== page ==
Last week the NBER announced the recession ended in June, 2009.  The good news is we have been in a recovery for 15 months though we may not always have felt it.  The bad news is not only that the jobs have been slow to return but that policy makers have used an unprecedented amount of powder.  On the monetary side, the fed cut rates to zero and also added to its formerly pristine balance sheet over a trillion of distressed securities.  On the fiscal front, the US deficit as a percent of GDP, at 10%, is far above what most economists consider sustainable.  Over time we need to return to historic norms but withdrawing stimulus too quickly could trigger another recession.  If only there was another source of capital to drive the recovery forward!  Fortunately there is: trillions of private capital sitting on the sidelines.  If we can coax it out of hiding, not only can we support the current economy but we can begin to build the next one.

Fifteen months into the current recovery one of its most notable features is how much it resembles the old one.   The two pillars of the Bush economy, banking and housing (with some help from the government) are still at the core of our economy and policy focus  Social networking has emerged as a new growth avenue for the Internet but technology stalwarts like Microsoft and Google have watched their growth slow.  Despite much talk about a clean economic revolution by me, President Obama and many others, clean jobs have been slow to materialize and regulated utilities and traditional energy companies still dominate the energy landscape.  While we have seen glimpses here and there of the next economy in IPOs from Tesla Motors and A123 Batteries, their products have yet to go mainstream.  In short, we are waiting for the Next Economy.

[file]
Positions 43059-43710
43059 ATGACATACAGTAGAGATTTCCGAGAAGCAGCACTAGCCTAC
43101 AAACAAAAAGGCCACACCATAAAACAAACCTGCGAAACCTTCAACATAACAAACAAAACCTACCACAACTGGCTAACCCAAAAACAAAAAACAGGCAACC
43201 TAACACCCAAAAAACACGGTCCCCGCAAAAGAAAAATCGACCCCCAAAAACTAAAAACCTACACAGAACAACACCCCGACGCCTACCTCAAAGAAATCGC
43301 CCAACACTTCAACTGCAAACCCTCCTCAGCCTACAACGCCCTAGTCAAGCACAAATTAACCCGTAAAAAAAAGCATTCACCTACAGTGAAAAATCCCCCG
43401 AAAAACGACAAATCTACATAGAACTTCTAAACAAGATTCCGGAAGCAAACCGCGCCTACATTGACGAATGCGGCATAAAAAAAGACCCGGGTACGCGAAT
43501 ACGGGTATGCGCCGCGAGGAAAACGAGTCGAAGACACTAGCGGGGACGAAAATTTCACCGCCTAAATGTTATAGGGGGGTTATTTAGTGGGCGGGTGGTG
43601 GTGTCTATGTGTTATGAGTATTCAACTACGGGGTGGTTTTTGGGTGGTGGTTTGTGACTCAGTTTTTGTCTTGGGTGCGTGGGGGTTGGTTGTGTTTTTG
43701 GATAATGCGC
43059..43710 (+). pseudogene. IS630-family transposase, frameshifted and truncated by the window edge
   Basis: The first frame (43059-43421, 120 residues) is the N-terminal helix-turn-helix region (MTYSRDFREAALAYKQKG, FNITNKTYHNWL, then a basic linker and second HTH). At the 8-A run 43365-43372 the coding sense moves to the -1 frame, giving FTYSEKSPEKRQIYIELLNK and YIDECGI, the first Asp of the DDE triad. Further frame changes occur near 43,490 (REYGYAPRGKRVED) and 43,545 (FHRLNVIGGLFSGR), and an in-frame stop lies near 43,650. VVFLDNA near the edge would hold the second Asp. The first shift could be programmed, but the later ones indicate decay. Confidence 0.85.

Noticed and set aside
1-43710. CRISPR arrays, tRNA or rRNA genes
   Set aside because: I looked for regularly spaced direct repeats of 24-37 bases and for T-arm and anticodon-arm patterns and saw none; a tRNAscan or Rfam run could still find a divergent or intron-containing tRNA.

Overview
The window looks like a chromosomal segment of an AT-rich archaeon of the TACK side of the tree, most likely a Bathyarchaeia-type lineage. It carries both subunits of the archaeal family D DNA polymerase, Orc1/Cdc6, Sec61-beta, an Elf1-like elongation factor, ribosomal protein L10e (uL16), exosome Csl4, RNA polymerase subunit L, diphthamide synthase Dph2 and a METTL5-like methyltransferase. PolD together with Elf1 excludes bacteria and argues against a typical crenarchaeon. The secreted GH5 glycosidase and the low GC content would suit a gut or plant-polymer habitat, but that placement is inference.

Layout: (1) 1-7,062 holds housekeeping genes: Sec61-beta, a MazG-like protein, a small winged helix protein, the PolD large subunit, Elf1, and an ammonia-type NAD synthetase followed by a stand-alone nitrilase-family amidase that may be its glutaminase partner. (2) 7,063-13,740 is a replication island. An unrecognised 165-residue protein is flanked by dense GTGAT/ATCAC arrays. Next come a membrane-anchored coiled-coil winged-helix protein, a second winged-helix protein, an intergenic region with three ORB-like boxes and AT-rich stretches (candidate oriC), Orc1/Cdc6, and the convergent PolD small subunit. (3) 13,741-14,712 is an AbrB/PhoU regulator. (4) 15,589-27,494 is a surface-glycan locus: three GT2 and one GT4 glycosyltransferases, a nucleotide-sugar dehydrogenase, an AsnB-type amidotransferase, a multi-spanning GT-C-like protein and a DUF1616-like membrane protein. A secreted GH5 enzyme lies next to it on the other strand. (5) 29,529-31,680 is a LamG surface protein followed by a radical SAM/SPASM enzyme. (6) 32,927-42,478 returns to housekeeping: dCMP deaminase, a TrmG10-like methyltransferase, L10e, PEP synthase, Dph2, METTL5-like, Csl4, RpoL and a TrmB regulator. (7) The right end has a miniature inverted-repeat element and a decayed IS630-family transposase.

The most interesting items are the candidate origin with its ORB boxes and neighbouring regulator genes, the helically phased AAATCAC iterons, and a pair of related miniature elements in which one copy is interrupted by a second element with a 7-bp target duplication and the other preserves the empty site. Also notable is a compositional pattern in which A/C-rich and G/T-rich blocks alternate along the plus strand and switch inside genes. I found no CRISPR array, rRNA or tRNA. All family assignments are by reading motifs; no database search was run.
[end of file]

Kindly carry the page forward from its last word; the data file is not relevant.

This endurance of the old and tardiness of the new is noteworthy given the depth and breadth of the Great Recession.  The 1982 recession dramatically deindustrialized the US economy, leveling steel companies and manufacturers alike, but paved the way for the services heavy, technology driven economy that took its place.  The 2001-2002 recession leveled a huge swath of the telecom and dot com sectors but paved the way for healthy growth once the industry consolidated.  Reforms of the banking system combined with financial engineering paved the way for the housing boom of the 2000s even if that boom proved unsustainable.  Yet the far deeper 2008-2009 recession while triggering numerous foreclusures and some closure of banks has not yet ushered in a successor.